I’m out, chaps. It is over…
For now, anyway.
Foxy Loves, my e-commerce pet product store, has nothing left to sell and is about to officially close.
I have had a ball. My first venture into e-commerce and I’ve worked with some wonderful people – suppliers, designers and customers. I’ve stayed up all night dealing with delays to an order and I’ve sucked my breath in hard as a spate of refund requests all arrived together.
Even more so, I’ve held my breath as Amazon has switched and increased its fees, its algorhythm and its rules.
When I launched my small pet product business, importing from China and selling through Amazon.com across the US, it was pretty easy.
You offered products for free or huge discount in return for reviews and as the reviews came in your sales grew with them.
Then, Amazon banned all discount reviews and the goalposts changed. As always happens in business and indeed in life, nothing stays the same and people must adapt to deal with those changes.
The challenges grew, I grew with them and had the most amazing Q4 – the in-trade name for the final three months of the year. Seriously, as Christmas came closer, the sales were breathtaking. I would pick up my phone every morning to see the sales (it isn’t midnight on the US west coast until 8am in the UK, so plenty of time to check in).
I was also able to divert 50 dog beds out of a delivery of 500 to donate them to a Chinese charity that rescues dogs from the slaughterhouses there. THAT felt good, let me tell you!
In short, it was a rollercoaster.
But I always knew I needed more money to give me really good purchasing power to buy stock at the best price.
And as I’ve grown busier here, I started to struggle to fit everything in.
The final straw came with the latest round of long term storage fees issued by Amazon. My last shipment was delayed, leaving me with more stock than I had planned.
With hundreds of items sitting in Amazon’s American warehouses, I was stuck. I couldn’t get them out of Amazon – I literally had nowhere to send them. For the first time I started to feel very vulnerable.
It was time to get out.
I held a huge sale and cleared the last of my stock this week. I’m just waiting for the inevitable refund or two (even at sale price!) and I’ll be closing my account. I have lost money, but not quite as much as I would have done – and now I can concentrate on other things.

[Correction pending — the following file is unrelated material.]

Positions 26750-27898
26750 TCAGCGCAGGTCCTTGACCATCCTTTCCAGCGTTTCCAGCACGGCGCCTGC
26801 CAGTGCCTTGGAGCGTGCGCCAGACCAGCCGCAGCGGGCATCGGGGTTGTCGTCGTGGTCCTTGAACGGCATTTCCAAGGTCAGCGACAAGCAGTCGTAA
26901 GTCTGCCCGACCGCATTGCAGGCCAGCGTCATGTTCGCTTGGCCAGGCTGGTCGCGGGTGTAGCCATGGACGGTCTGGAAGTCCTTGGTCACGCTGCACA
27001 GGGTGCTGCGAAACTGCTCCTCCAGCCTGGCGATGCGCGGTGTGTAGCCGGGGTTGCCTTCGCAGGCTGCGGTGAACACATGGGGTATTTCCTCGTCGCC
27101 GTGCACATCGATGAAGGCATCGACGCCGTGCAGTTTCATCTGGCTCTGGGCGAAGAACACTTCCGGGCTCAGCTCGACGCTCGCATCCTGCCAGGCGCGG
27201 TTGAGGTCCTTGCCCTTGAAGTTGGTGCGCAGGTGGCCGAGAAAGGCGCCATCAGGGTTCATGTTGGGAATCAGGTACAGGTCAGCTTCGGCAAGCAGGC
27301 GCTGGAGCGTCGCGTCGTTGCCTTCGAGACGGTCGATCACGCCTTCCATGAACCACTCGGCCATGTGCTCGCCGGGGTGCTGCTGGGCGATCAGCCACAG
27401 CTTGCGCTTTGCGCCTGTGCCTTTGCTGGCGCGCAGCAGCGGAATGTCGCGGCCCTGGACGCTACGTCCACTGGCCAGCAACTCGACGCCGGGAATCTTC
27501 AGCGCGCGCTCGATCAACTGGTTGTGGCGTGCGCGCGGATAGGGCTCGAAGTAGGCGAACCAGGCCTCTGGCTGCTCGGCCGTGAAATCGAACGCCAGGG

I feel slightly relieved but mostly quite sad because it has been an amazing experience. I had no knowledge of retail before, now my eyes have been opened. Retail is gambling, basically – researched and educated, but every product is a gamble by the retailer.
I WILL be back.
But, when I’m back I’ll sell in the UK – so much more manageable – and I won’t be sourcing from China. Maybe I got lucky but I’ve had nothing but good experiences dealing with the Chinese.
But I just can’t justify sourcing pet products from a country with no animal welfare laws and that encourages animal torture, and I have told my suppliers that.
So it’s the end of an era but hopefully the right decision to allow me to concentrate on the businesses that I have here, right now.
How many of us are Self Sabotaging our own lives?
I think – I KNOW – that I have self-sabotaged. Because sometimes failure is the easier option.
Success sounds great on paper but it brings with it responsibility, a move out of the comfort zone, the loss of old habits…
So even though we WANT success, our fears and weaknesses could be holding us back, causing our subconscious to sabotage our own journey.
I have sabotaged my own diet many, many times. If I am honest, I have probably also sabotaged my own success.
Take five minutes to listen to this by the fantastic Tony Robbins.
Unfortunately Tony does describe an experiment which involved giving rhesus monkeys electric shocks – which frankly is just disgusting and anyone who even thinks doing that to animals has no place on Earth in the 21st Century.
But, he does